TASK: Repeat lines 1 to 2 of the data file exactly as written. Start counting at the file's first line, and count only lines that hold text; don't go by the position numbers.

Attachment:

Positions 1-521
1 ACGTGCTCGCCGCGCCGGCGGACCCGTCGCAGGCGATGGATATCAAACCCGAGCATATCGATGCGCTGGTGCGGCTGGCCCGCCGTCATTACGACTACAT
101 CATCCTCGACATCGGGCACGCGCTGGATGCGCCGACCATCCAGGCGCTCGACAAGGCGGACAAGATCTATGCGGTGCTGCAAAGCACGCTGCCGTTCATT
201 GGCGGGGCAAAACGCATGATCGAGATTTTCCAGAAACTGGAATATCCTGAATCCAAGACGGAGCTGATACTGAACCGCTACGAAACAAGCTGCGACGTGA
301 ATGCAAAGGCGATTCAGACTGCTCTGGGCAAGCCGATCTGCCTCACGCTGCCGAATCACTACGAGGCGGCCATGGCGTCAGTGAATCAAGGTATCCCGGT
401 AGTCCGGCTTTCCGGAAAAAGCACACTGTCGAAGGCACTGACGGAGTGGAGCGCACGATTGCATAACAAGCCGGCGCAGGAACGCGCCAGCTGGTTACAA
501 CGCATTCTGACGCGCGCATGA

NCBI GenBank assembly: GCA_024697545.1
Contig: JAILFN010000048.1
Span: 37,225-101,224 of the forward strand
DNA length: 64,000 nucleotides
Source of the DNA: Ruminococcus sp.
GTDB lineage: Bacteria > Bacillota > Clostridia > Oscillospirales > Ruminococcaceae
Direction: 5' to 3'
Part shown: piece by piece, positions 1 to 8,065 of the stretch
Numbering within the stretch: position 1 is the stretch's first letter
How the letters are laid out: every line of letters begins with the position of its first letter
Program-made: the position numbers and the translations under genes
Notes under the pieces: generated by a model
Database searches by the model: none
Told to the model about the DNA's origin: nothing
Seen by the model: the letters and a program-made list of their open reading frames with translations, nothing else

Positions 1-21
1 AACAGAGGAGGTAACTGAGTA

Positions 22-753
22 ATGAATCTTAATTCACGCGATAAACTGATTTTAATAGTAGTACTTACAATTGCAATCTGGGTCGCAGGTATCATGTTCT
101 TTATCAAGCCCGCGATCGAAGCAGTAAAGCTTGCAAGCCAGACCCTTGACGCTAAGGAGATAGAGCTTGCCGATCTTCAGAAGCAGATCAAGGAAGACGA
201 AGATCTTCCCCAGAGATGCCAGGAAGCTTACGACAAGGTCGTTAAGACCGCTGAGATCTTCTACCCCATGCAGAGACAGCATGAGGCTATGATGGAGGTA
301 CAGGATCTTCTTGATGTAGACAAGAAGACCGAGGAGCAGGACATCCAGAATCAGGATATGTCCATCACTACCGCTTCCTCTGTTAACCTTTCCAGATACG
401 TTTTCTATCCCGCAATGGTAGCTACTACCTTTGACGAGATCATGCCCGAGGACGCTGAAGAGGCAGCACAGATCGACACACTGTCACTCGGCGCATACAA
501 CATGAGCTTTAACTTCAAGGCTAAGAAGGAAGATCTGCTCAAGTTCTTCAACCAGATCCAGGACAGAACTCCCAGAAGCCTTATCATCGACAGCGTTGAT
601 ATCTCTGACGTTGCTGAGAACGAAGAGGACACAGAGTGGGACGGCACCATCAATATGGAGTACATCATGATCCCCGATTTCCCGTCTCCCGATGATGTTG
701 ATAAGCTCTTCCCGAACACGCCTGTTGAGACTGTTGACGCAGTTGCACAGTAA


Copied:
Positions 1-521
1 ACGTGCTCGCCGCGCCGGCGGACCCGTCGCAGGCGATGGATATCAAACCCGAGCATATCGATGCGCTGGTGCGGCTGGCCCGCCGTCATTACGACTACAT